Born Lima, OH, 1956. Lives Columbus, OH
(the capacity of absorption), 1988/96
Copper pipes, glasses, magnets, motors, electronic controller, water, microphone
Collection Miami Art Museum, gift of Mimi Floback
Credit line: Reproduced with the permission of the artist
Photo credit: Sid Hoeltzell
Ann Hamilton creates full-scale environments that immerse viewers in the tangible (pennies, teeth, honey, flowers, and candles) and the intangible (sound, aroma, language, memory, light, and time). Typically, the relics left over from these temporary works are later reconfigured into permanent sculptures. The resulting objects reflect Hamilton's sensitivity to materials while capturing her poetic take on the ephemeral.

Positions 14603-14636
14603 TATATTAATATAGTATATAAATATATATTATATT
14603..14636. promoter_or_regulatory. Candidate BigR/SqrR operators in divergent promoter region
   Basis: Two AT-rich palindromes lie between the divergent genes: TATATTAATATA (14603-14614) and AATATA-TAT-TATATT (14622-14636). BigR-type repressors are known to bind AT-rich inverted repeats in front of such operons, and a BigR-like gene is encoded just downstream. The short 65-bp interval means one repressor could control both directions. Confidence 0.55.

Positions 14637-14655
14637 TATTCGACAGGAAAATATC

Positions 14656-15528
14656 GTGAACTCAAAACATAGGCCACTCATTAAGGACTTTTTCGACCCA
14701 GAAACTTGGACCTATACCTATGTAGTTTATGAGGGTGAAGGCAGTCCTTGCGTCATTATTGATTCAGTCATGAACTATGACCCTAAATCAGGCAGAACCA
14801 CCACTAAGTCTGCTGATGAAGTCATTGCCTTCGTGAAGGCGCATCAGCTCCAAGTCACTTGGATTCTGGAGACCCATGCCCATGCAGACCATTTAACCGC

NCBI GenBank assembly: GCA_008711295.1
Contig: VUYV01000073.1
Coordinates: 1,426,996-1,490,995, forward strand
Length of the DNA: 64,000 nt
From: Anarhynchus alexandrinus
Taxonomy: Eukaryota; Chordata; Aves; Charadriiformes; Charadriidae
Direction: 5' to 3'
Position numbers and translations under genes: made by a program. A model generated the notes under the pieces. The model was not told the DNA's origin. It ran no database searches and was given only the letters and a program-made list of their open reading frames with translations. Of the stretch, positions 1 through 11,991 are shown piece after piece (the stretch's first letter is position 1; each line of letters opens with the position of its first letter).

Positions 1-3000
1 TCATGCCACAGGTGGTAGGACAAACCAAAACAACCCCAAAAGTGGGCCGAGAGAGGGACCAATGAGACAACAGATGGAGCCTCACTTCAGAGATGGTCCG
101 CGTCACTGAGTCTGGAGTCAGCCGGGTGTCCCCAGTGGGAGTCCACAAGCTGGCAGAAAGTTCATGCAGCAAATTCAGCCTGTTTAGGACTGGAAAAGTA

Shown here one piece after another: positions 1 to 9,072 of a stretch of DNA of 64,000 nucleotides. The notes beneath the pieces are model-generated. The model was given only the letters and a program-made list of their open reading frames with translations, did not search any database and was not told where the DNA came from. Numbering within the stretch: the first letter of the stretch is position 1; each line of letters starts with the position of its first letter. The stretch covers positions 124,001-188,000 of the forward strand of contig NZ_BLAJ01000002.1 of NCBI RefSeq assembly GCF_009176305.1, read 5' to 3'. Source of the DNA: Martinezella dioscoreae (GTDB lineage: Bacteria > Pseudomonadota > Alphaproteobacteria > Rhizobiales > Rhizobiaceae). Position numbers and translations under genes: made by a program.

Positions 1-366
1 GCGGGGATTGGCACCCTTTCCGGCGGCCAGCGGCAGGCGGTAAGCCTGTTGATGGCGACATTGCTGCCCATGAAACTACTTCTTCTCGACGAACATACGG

(the capacity of absorption) was one of several parts comprising Hamilton's first solo museum installation at the Museum of Contemporary Art in Los Angeles in 1988. In 1996, the artist reconfigured this element into a sculptural installation divided into three editions. From a distance, the thirty drinking glasses arranged on shelves and copper pipes protruding from the wall resemble notes on a sheet of music. The humming noise is the sound of water whirling in a circular motion inside each glass in small vortexes. The vortexes are created by a magnet in each glass spinning in reaction to another magnet within the shelf that is activated by a motor. When visitors speak into the vintage telephone receiver mounted on a nearby wall, the magnets slow, the water stills, and the humming sound diminishes. The louder and slower that one speaks, the quieter and more still the vortexes become, until there is silence. Thus it is the literal participation of visitors themselves that constitutes the work's most dynamic aspect.